“Programmable SoMs based on an FPGA have both sequential processing and broad massive parallel programmable logic processing…”


In this interview, we take a look at what programmable SoCs powered by field programmable gate arrays (FPGAs) can offer a design engineer. Ramani Sundaresan, managing director, India, and Bryan Fletcher, global technical marketing director, Avnet Electronics Marketing, speak with Dilin Anand of EFY at the X-Fest 2014 event in Bengaluru


Q. What is one exciting development that you feel has made things easier for design engineers?
A. One area where we felt we needed to do something new was in the area of system on modules (SoMs). It would have made it easier for the design engineers if they had a pre-packaged module that allowed them to take that particular module and use it immediately, without having to design the whole circuit, allowing them to get to the market faster and reduce some risks in their projects.

Q. What are the advantages of using programmable SoMs?
A. Programmable SoMs based on an FPGA have both sequential processing and broad massive parallel programmable logic processing together. Moreover, these are tightly coupled with thousands of connections internal to the chip. So, you get the benefits of a processor and that of the programmable logic, using which you can accelerate the most critical task and you have these very tightly coupled inside one package.

Q. What design challenge actually brought up this idea of bundling an FPGA with a processor based SoM?
A. In the past, we have seen cases where application developers realised that they needed some of the advantages of the processor and some of those from the FPGA, resulting in these engineers putting processors along with FPGAs next to each other on a single PCB. This brought up the challenge of how to interface between these two.

Q. Are there any specific systems that could only be designed using the benefits of the FPGA-powered SoM?
A. An interesting example is the sensor-fusion application. It has different types of sensors, like temperature, humidity, pressure, vibration, frequency and ultrasound. All these sensors, each with potentially different interfaces, are able to feed into a device, like Zynq, because it has numerous programmable logic inputs/outputs that give a wide variety of interfaces. You can also use the same device to drive a liquid crystal display panel that has a touch-screen, and you can mount an HD camera that is doing real-time 1080P 3D vision kind of applications, all at the same time.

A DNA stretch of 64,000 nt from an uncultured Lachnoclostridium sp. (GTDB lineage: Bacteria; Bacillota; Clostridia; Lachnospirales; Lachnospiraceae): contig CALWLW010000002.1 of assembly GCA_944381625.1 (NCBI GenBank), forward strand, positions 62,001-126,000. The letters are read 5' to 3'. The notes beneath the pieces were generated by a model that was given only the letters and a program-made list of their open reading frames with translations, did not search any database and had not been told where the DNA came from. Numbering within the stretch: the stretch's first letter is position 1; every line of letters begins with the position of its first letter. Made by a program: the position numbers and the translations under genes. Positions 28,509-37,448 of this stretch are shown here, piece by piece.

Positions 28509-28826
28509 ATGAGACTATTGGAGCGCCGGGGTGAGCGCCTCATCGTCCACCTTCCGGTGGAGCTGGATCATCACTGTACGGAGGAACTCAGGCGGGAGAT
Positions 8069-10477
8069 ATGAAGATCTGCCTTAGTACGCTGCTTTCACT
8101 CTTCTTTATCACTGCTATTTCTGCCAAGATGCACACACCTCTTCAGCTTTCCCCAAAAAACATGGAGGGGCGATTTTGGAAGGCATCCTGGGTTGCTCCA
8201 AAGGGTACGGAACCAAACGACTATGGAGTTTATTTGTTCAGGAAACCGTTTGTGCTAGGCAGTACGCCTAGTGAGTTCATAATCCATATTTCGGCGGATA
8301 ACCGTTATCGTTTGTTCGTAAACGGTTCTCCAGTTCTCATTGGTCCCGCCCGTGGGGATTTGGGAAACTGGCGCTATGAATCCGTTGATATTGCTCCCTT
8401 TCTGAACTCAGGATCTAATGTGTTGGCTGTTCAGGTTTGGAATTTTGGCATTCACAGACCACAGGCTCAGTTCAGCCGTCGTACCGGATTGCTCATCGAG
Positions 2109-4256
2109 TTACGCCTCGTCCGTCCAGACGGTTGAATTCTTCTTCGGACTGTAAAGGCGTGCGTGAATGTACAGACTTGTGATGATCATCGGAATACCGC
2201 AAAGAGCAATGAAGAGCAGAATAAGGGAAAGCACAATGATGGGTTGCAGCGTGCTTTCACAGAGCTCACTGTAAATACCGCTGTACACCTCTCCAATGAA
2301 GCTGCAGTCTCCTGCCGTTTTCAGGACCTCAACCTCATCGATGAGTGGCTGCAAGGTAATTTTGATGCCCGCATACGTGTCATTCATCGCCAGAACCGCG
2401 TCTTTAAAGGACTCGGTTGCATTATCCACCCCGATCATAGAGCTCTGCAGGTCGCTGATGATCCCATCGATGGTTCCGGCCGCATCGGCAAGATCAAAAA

Q. What are the unique challenges of integrating an FPGA based SoM into the applications you mentioned?
A. You need to look at the SoC itself and what it is really good at. You need to be able to look at your application and find areas where you want to accelerate. Also, you need to be able to take advantage of both the programmable logic and processing systems.

Q. Can you walk us through the process of making a product faster by moving to an FPGA based SoM?
A. To achieve this, you need to take the C code that may be present in your processing system and get it into the programmable logic, which is typically built out of Verilog and VHSIC hardware description language (VHDL). For this, you would either need to find the piece of intellectual property (IP) similar to the algorithm you were performing in the processor or you can take advantage of some newer tools, like the high-level synthesis (HLS) tool where you can take the C code and synthesise it into the FPGA hardware. Next, you need to take the pieces that you want to accelerate, move these into the programmable logic and keep communication channels flowing freely between the two pieces.

Q. Any remarkable application that has surprised you?
A. We met one design team that has used SoMs to create a specialised water and light emitting diode display to further create an interesting art piece. This was designed in Asia and the team has started making these for commercial use now.


Please enter your comment!
Please enter your name here